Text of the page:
Getting familiar with fees and financial advisors; Pursuit as a path to leadership; An expensive Christmas lesson; Grow rich gratefully; Giving back

Getting familiar with fees and financial advisors; Pursuit as a path to leadership; An expensive Christmas lesson; Grow rich gratefully; Giving back

By Amanda Morrall (email

1) Up front on fees

I'm still smarting from a rather sharp financial lesson I learnt on managed funds. I'll spare you the gory details short of saying it was an expensive mistake on my part, relative to my wealth anyway. Investing is never without risk and seldom are mistakes avoided, but that doesn't make it hurt any less. Like other lessons in life, if you learn from it, you'll grow. Avoiding the compounding effect of making a similar mistake will theoretically pay off.

In a nutshell my lessons were as follows: 

1) Never minimise the impact of fees on funds - if you're not sure if a fee is fair, ask around and measure it relative to similar types of funds.

2) Find the flow in the fee. Is there a commission paid? If so how much and to whom and find out the relationship between a financial advisor and any affiliate fund management business. 

3) Know your time frames for investing and stick to them.

Along those lines, here's an instructive piece from the Huffington Post on finding an honest financial advisor as well as three key questions to ask of them.

2) Don't give up the pursuit

When it comes to achieving one's financial goals, there's a fair bit of cross over in the leadership department. I believe that's because of the self-determination aspect.

In that regard, you might appreciate this article from Forbes.com on the one leadership quality that will ostensibly make or break you. According to the author, what sets those who succeed apart from those who fail is their determination and effort. The pursuit itself is the path.

3) Christmas lessons 

We've all be known to do a few stupid things in the name of love. Blowing a bundle of money on your honey for the sake of impressing them (particularly when you don't have the money to burn) is high on the list. I'm pleased to say I've avoided that financial sin but I've heard some horror stories in this regard. Justine Rivero, writing for moneywisewomen.com, shares three lessons on Christmas giving based on her $1k Christmas mistake.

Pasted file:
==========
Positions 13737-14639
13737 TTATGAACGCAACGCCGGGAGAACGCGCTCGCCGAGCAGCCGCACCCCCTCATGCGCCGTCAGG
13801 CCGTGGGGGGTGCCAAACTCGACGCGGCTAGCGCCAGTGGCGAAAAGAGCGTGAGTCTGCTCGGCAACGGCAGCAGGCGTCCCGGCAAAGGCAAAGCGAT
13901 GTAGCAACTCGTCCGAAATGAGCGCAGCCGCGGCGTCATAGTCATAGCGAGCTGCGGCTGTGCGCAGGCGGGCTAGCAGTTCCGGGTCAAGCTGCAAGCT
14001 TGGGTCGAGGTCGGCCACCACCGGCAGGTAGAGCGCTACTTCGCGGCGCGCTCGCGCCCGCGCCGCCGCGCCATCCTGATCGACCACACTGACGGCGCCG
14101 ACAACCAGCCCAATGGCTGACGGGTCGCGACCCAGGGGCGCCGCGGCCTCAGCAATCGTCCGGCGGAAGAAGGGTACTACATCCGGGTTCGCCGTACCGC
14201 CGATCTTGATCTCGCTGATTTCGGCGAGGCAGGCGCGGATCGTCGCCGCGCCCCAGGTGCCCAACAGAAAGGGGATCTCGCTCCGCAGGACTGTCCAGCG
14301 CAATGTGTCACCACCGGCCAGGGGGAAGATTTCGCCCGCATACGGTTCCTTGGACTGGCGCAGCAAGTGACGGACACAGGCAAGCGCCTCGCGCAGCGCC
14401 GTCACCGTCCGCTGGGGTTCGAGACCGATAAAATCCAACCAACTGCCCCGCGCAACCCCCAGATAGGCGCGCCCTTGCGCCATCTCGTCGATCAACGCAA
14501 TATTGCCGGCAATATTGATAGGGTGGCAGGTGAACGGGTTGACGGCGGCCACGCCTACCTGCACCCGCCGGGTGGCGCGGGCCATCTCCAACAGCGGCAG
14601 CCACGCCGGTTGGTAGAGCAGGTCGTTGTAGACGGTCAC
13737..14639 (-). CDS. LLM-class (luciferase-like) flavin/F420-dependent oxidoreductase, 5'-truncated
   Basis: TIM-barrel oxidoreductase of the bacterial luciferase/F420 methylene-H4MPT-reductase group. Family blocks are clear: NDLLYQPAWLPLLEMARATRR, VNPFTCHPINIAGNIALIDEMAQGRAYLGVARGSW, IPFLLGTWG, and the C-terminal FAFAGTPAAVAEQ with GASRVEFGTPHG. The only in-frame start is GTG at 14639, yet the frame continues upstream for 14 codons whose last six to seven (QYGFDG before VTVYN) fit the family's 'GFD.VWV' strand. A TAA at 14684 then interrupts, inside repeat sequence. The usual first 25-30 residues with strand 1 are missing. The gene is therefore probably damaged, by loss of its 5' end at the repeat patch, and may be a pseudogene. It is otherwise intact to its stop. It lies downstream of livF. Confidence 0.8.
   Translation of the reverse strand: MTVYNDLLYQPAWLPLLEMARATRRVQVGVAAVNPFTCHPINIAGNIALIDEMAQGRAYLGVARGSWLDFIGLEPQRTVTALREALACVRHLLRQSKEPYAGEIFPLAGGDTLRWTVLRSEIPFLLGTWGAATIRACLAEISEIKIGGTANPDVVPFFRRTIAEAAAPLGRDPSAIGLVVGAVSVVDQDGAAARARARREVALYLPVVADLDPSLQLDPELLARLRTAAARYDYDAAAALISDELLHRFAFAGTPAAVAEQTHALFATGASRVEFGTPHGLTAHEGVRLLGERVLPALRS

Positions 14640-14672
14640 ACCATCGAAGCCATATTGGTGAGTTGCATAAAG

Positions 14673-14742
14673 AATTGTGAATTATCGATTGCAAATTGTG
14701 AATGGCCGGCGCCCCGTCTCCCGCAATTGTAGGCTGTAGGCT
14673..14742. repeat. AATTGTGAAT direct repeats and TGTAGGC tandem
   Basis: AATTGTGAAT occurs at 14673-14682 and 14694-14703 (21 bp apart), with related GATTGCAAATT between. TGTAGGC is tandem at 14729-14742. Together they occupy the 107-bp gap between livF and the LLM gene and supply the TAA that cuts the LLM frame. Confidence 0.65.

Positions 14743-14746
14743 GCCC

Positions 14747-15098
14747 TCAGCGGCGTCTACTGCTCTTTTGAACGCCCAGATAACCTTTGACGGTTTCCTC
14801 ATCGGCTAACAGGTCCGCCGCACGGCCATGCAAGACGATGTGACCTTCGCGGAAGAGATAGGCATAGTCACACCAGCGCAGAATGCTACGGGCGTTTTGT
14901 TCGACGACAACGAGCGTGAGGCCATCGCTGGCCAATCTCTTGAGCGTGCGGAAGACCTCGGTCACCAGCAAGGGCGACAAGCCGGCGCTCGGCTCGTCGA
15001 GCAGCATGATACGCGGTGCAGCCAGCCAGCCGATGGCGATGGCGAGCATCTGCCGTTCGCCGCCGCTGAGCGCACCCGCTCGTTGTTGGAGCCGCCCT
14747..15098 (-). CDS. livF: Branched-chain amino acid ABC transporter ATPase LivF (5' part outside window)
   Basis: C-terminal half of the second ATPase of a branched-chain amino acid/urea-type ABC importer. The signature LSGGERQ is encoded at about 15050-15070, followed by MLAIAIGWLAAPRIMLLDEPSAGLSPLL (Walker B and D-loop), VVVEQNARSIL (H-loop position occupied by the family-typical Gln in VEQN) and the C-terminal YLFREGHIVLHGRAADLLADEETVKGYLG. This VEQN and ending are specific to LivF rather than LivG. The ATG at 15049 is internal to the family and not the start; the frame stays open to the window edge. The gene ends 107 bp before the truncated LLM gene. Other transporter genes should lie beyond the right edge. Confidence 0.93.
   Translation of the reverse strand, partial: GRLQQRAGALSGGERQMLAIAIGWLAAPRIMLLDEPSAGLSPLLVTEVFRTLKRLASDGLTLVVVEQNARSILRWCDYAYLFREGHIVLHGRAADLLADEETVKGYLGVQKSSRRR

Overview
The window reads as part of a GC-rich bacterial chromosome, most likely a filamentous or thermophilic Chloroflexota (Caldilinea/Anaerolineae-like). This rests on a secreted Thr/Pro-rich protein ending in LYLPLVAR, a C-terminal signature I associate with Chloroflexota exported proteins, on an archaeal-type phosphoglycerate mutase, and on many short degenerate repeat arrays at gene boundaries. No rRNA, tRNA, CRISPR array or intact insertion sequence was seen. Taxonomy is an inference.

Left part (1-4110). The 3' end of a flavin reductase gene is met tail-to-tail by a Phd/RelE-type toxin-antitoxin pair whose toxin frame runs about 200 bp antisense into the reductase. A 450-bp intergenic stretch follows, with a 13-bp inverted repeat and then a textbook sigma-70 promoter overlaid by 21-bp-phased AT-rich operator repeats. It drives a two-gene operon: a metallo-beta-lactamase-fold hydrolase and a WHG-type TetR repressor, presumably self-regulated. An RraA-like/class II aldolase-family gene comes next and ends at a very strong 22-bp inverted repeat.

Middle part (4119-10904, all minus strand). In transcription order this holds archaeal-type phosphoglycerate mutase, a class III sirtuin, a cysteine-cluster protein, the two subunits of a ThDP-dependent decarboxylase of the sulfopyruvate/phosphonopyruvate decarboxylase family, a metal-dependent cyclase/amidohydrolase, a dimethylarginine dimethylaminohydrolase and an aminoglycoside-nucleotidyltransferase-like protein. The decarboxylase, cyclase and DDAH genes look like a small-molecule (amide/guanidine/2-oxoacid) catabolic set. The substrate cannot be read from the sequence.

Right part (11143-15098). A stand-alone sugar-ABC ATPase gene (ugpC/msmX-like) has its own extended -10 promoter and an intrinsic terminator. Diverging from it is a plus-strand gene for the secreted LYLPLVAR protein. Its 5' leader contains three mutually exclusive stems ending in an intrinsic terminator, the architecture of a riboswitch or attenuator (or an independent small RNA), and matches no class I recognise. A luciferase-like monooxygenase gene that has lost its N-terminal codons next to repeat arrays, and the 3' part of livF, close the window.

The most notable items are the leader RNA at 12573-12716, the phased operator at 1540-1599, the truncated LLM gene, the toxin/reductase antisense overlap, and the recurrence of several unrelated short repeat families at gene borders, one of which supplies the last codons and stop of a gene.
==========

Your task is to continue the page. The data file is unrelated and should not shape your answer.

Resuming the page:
4) Grow rich gratefully

Here's a financial advisor after my own heart. Wellington's Liz Koh of Money Max blogging about growing rich slowly and gratefully rather than rushing to the finish line and expecting instant results.

5) Giving back

A few weeks ago, I had the privilege of attending a motivational talk by 2010 New Zealander of the year Sir Ray Avery.  I was most inspired by his amazing rags to riches story and his personal triumphs over the worst possible of beginnings. 

Sir Ray, whose company Medicine Mondiale is currently fundraising to build a factory in Nepal where a new nutritional supplement produced by his company will be manufactured for babies. Much of the work and expertise that Sir Ray attracts is through donation, both money or skill.  The Stars Come Out auction, launched today, runs through to January 9th and includes some interesting prizes and rare opportunities. 

Neil Finn - http://bit.ly/hg

Hobbit - http://bit.ly/uUzL7p

Sonny Bill - http://bit.ly/s18sLq
 
Weta Workshop - http://bit.ly/vRJeZi
 
Otis Frizzell - http://bit.ly/smwFdlBBQ
 
Oscar Kightley, Leigh Hart, Mad Butcher - http://bit.ly/uyV24Y
 
Dick Frizzell - http://bit.ly/vTUGf8
 
Shortland Street - http://bit.ly/te8ijB
 
Carol and John - http://bit.ly/tZh57H
 
Topp Twins - http://bit.ly/tGBnYC
 
 
Mike McRoberts - http://bit.ly/v31BGq
 
To read other Take Fives by Amanda Morrall click here. You can also follow Amanda on Twitter @amandamorrall

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